By Nick Boyd.
“The Way Back,” as much a relationship drama as it is a sports drama, stars Ben Affleck as Jack Cunningham, a down-on-his luck construction worker who is recently separated from his wife, drinks continually, and mopes about. His drinking is so bad that he has to be helped home on a regular basis by someone at the local bar.
One day he gets a call asking him to coach basketball at the Catholic high school where he was once a star. He refuses at first, but eventually agrees to take the job. As in many sports movies, the team has been on a long losing streak so he knows it won’t be easy. But it’s a challenge he needs at this point in his life.
When Cunningham is introduced to the team by the assistant coach Dan (Al Madrigal), they are lacking in any discipline or unity. While Cunningham tries to energize and motivate them, we still see them losing game-after-game by huge margins. Eventually, we do see them start winning, as they seem to be genuinely enjoying and believing in themselves.
Despite the success of the team, Cunningham still struggles with his drinking and has to find ways to conceal that aspect of his life from the team. A scene where he meets with his ex-wife for lunch and another one where he attends a boy’s birthday party do a good job illustrating the demons that he has been dealing with.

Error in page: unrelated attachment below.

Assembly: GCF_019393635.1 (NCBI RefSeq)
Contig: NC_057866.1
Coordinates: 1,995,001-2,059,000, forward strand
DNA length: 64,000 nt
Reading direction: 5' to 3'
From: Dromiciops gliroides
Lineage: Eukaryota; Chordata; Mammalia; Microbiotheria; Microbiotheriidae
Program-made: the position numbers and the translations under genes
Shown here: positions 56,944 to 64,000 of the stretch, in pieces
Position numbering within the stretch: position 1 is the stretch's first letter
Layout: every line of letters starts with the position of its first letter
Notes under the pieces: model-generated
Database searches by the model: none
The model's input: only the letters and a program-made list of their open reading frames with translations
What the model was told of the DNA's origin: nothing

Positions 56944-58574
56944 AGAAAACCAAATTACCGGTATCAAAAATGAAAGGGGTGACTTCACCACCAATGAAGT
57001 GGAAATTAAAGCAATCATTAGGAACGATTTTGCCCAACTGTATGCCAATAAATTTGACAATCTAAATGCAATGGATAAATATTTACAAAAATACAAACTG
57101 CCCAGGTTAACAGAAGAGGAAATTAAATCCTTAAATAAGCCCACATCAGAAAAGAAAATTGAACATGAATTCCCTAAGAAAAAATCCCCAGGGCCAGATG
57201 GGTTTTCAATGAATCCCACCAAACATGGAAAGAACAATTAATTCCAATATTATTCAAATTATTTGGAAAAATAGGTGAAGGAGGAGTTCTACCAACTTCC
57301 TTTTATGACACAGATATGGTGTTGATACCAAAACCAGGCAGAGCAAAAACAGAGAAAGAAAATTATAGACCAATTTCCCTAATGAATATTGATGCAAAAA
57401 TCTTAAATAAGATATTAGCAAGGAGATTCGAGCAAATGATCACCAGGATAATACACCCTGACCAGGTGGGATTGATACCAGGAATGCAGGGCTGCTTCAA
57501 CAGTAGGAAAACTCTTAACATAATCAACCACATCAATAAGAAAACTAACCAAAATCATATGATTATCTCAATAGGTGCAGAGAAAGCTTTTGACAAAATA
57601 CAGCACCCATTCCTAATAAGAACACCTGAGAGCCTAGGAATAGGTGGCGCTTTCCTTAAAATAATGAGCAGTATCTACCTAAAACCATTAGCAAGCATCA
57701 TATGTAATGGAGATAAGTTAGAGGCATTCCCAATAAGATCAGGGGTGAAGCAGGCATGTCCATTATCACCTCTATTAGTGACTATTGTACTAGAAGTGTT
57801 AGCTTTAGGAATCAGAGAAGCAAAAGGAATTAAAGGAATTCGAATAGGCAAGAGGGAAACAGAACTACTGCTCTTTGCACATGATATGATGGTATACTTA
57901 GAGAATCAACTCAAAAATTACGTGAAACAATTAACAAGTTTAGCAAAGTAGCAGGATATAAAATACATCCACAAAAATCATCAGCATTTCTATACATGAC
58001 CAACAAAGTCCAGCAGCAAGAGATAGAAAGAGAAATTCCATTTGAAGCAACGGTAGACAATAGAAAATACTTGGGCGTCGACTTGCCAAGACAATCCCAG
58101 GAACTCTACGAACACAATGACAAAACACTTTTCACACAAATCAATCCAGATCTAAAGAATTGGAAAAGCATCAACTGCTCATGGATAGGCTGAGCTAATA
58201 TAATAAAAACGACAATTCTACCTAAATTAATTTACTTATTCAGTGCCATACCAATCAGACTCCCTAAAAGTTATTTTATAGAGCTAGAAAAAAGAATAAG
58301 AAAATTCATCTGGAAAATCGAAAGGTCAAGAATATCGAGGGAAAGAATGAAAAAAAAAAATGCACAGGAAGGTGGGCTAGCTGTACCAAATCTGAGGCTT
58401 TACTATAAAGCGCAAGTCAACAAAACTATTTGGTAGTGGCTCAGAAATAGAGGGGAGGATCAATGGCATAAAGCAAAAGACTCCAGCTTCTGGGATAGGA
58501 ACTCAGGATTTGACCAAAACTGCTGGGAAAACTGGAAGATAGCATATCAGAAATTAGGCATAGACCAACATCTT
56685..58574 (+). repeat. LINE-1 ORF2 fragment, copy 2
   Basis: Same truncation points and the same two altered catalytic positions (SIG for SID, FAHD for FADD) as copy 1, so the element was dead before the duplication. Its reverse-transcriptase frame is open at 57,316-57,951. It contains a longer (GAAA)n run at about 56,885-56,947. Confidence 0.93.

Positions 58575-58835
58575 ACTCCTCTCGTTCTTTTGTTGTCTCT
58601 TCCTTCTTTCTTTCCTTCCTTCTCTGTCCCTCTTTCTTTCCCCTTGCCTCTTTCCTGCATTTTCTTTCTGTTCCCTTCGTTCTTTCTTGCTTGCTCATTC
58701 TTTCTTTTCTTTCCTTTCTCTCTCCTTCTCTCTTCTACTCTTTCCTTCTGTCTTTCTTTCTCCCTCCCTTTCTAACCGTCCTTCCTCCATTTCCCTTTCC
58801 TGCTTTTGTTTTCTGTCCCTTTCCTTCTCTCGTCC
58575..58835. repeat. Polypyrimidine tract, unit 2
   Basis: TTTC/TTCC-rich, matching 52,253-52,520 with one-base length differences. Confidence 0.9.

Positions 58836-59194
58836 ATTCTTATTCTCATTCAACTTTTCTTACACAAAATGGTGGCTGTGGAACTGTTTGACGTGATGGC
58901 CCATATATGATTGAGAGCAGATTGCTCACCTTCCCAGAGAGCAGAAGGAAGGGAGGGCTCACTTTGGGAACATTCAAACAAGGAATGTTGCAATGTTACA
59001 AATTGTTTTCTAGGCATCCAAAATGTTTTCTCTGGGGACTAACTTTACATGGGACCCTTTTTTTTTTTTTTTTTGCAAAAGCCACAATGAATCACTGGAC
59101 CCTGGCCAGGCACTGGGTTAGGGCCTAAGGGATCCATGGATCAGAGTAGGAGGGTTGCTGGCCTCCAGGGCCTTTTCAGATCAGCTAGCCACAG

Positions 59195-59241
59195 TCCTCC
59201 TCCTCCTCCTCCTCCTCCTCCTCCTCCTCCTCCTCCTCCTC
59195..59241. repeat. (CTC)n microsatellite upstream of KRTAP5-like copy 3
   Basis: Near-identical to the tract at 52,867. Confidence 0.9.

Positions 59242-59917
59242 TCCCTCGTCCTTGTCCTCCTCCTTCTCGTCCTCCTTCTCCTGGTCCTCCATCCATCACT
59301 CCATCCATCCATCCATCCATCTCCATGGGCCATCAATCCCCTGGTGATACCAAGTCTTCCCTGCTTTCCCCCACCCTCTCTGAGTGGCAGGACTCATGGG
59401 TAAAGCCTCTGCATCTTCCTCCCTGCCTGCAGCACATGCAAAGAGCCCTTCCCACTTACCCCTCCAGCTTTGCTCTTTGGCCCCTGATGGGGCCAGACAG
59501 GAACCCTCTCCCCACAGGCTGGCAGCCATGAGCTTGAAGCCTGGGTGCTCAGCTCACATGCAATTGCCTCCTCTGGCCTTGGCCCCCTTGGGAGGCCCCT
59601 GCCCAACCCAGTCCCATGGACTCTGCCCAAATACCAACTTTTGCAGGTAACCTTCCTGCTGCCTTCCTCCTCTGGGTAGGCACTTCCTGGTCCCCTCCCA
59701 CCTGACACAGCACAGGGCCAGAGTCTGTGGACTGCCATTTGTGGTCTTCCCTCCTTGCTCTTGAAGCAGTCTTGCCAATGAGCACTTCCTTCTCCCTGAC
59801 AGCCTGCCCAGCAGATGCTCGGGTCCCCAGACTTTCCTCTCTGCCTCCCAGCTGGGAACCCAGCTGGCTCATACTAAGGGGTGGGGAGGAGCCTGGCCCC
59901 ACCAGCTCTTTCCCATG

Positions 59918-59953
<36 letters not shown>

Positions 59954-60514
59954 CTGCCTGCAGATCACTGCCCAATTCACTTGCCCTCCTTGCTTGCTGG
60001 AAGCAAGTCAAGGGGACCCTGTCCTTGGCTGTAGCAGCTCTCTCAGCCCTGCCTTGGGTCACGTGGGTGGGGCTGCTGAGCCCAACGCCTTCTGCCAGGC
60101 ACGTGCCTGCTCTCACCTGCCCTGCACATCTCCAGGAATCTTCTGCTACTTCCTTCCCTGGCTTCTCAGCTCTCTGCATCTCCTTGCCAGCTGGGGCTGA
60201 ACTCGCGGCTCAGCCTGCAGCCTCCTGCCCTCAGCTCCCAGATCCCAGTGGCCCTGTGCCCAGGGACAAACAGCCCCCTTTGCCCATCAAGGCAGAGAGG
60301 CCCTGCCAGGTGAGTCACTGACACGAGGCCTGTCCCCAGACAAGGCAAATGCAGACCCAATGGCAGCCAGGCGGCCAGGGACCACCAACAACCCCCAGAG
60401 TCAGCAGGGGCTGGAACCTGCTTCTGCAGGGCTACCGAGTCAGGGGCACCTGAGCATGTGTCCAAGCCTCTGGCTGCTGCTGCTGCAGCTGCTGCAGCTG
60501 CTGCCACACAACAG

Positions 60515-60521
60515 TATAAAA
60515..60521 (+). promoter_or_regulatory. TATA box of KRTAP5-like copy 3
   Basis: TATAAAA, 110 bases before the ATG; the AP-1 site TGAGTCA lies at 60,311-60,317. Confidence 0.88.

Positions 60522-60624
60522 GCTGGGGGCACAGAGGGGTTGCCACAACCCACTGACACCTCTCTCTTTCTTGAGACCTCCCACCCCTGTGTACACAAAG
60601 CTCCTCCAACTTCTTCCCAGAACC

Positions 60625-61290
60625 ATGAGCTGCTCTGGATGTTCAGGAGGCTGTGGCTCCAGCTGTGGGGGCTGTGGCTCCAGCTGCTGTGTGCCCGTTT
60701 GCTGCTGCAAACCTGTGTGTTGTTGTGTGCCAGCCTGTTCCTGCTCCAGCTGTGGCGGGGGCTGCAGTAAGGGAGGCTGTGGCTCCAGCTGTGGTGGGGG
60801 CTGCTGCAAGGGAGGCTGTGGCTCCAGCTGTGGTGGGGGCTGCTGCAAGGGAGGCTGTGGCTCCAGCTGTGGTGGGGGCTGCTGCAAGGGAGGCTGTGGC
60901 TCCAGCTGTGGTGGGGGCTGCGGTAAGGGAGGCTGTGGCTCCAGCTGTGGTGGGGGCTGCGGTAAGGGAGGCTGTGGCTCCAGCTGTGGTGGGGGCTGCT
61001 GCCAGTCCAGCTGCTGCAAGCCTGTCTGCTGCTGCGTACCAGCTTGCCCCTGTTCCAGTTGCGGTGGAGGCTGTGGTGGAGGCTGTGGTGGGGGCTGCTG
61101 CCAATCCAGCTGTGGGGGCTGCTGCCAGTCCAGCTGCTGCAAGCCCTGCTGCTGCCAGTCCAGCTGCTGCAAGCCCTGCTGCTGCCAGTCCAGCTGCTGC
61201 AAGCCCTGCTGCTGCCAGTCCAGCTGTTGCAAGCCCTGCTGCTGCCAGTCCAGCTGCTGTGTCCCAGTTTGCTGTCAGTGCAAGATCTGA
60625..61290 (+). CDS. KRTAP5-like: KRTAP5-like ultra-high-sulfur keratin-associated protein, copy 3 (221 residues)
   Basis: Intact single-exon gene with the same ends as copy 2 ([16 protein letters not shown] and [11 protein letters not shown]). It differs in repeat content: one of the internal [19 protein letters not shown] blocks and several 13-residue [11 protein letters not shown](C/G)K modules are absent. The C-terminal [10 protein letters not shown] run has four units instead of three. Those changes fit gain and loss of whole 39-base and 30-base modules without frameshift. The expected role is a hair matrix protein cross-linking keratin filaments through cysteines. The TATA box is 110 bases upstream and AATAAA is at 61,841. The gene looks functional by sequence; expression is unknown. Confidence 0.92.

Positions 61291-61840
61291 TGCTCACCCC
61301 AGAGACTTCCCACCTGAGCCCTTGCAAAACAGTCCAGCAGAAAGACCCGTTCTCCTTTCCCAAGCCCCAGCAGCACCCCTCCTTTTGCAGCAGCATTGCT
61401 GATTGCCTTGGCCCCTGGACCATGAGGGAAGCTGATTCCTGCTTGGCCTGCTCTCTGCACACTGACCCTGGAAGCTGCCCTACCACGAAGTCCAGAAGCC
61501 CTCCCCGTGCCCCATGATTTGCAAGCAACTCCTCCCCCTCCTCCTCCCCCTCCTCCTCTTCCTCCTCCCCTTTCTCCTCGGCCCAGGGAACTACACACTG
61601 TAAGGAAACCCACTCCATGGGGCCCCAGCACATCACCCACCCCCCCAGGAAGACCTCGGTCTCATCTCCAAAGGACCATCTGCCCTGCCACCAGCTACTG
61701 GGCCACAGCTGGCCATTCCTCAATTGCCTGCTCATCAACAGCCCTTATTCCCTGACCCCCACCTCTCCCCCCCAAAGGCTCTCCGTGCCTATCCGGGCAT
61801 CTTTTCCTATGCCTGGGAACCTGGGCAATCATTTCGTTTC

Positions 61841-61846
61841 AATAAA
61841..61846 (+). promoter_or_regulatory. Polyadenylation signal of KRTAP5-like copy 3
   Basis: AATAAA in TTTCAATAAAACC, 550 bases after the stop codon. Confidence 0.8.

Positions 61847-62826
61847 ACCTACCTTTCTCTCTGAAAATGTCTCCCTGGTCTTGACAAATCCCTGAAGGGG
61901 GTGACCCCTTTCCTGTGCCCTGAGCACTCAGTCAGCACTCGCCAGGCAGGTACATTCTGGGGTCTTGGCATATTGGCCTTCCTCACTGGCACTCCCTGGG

However, I found there to be too many shots of Affleck’s character in the shower drinking a beer. Also, while the film tries to steer clear of the usual feel-good, happy sports genre formula with its realistic feel, the team’s turnaround seemed to come about too quickly.
While I thought that the players on the team all gave decent performances, I would have liked to have known them better. The best parts of the film are when Affleck has one-on-one scenes with them off the basketball court, letting himself and the players open up about their lives and struggles.
Affleck is excellent in the role, giving an understated, vulnerable performance, reportedly inspired by his own marital hardships. Madrigal is also quite effective in a smaller role, as someone who tries to help keep both the team as well as Affleck’s character on track.
The Way Back effectively shows how redemption and recovery can be a slow, but in the end, cathartic process. The finale is open-ended and hopeful, but has a true to life feel to it.
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